Georgia Regional Hospital
at Savannah 

"Patient Satisfaction & Community Integration"


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Hurricane Season Begins June 1  

A very powerful Hurricane Katrina devastated the city of New Orleans and the surrounding area last year. Thousands died and hundreds of thousands lost their homes. Lessons learned, from this the worst natural disaster in U.S. history, stress foremost the need to be prepared for such an event. The only difference between the devastation in New Orleans and what would occur here in a similar storm would be that the water would recede faster because we have no levees to hold the storm surge in. The damage to buildings and structures would be just a bad and the water would be just as deep.

                The Tropical Storm Prediction Center has issued its forecast for the 2006 Hurricane Season that begins June 1.  The forecast for 2006 is for 15 named storms, with 9 becoming hurricanes, and 5 developing into major hurricanes. A major hurricane is defined as Category 3 and above according to the Saffir-Simpson rating scale. The rating scale is has 5 categories and is explained below: 

Category One Hurricane:

Winds 74-95 mph. Storm surge generally 4-5 ft above normal. No real damage to building structures. Damage primarily to unanchored mobile homes, shrubbery, and trees. Some damage to poorly constructed signs. Also, some coastal road flooding and minor pier damage. Hurricane Lili of 2002 made landfall on the Louisiana coast as a Category One hurricane. Hurricane Gaston of 2004 was a Category One hurricane that made landfall along the central South Carolina coast.

Category Two Hurricane:

Winds 96-110 mph. Storm surge generally 6-8 feet above normal. Some roofing material, door, and window damage of buildings. Considerable damage to shrubbery and trees with some trees blown down. Considerable damage to mobile homes, poorly constructed signs, and piers. Coastal and low-lying escape routes flood 2-4 hours before arrival of the hurricane center. Small craft in unprotected anchorages break moorings. Hurricane Frances of 2004 made landfall over the southern end of Hutchinson Island, Florida as a Category Two hurricane. Hurricane Isabel of 2003 made landfall near Drum Inlet on the Outer Banks of North Carolina as a Category 2 hurricane.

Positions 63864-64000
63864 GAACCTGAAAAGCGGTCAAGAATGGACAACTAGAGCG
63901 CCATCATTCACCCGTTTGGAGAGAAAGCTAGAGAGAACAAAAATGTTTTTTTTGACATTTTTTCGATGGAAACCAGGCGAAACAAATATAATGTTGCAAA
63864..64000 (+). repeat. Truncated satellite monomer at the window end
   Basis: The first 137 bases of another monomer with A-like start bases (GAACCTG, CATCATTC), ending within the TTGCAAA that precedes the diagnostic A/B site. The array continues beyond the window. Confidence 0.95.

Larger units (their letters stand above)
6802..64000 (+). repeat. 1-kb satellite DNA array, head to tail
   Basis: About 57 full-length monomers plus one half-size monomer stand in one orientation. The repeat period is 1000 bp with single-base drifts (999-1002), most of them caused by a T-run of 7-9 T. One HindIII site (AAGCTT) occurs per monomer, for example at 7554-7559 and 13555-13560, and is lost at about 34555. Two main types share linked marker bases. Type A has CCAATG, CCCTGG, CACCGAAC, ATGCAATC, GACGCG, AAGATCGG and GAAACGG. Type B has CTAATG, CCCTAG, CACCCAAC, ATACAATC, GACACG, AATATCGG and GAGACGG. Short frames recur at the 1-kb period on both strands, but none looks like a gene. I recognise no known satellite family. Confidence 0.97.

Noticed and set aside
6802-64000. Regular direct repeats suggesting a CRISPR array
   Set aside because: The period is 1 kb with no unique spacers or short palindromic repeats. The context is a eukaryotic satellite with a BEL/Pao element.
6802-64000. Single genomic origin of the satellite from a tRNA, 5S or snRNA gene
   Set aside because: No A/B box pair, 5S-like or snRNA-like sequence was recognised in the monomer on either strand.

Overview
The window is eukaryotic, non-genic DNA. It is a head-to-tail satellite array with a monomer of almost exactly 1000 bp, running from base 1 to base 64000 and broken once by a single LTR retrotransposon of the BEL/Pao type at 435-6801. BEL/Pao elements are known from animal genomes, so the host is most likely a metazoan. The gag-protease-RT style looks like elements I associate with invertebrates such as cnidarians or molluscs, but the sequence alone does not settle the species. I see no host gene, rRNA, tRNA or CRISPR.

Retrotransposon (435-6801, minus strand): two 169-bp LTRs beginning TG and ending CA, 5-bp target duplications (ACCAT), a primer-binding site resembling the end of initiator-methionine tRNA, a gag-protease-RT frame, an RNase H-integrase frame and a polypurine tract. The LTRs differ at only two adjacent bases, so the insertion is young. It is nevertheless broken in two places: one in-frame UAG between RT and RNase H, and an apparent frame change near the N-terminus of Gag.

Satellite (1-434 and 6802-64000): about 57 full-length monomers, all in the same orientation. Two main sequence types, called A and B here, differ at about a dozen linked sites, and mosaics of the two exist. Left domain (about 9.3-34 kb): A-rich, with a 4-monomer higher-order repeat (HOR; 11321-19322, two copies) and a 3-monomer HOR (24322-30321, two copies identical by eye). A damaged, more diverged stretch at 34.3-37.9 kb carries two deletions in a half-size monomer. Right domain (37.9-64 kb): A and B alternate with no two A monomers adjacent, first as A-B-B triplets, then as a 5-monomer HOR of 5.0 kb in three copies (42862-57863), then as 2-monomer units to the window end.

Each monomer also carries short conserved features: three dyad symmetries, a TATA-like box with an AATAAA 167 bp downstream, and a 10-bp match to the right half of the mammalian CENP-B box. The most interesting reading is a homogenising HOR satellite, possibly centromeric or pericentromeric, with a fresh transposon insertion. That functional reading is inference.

Category Three Hurricane:

Winds 111-130 mph. Storm surge generally 9-12 ft above normal. Some structural damage to small residences and utility buildings with a minor amount of wall failures. Damage to shrubbery and trees with foliage blown off trees and large trees blown down. Mobile homes and poorly constructed signs are destroyed. Low-lying escape routes are cut by rising water 3-5 hours before arrival of the center of the hurricane. Flooding near the coast destroys smaller structures with larger structures damaged by battering from floating debris. Terrain continuously lower than 5 ft above mean sea level may be flooded inland 8 miles (13 km) or more. Evacuation of low-lying residences with several blocks of the shoreline may be required. Hurricanes Jeanne and Ivan of 2004 were Category Three hurricanes when they made landfall in Florida and in Alabama, respectively.

Category Four Hurricane:

Winds 131-155 mph . Storm surge generally 13-18 ft above normal. More extensive wall failures with some complete roof structure failures on small residences. Shrubs, trees, and all signs are blown down. Complete destruction of mobile homes. Extensive damage to doors and windows. Low-lying escape routes may be cut by rising water 3-5 hours before arrival of the center of the hurricane. Major damage to lower floors of structures near the shore. Terrain lower than 10 ft above sea level may be flooded requiring massive evacuation of residential areas as far inland as 6 miles (10 km). Hurricane Charley of 2004 was a Category Four hurricane made landfall in Charlotte County, Florida with winds of 150 mph. Hurricane Dennis of 2005 struck the island of Cuba as a Category Four hurricane.

Category Five Hurricane:

Winds greater than 155 mph. Storm surge generally greater than 18 ft above normal. Complete roof failure on many residences and industrial buildings. Some complete building failures with small utility buildings blown over or away. All shrubs, trees, and signs blown down. Complete destruction of mobile homes. Severe and extensive window and door damage. Low-lying escape routes are cut by rising water 3-5 hours before arrival of the center of the hurricane. Major damage to lower floors of all structures located less than 15 ft above sea level and within 500 yards of the shoreline. Massive evacuation of residential areas on low ground within 5-10 miles of the shoreline may be required. Only 3 Category Five Hurricanes have made landfall in the United States since records began: The Labor Day Hurricane of 1935, Hurricane Camille (1969), and Hurricane Andrew in August, 1992.

 We will heed the lessons learned from last year and be prepared to evacuate the hospital if necessary. Please prepare your homes and families in the event evacuation is necessary this year.  Information about the hospitalís evacuation plan can be found in the Emergency Preparedness Plan. If you need any information or assistance in preparation for the hurricane season contact the safety office at ext. 6422.


Georgia Department of Human Resources
Division of Mental Health, Developmental Disabilities and Addictive Diseases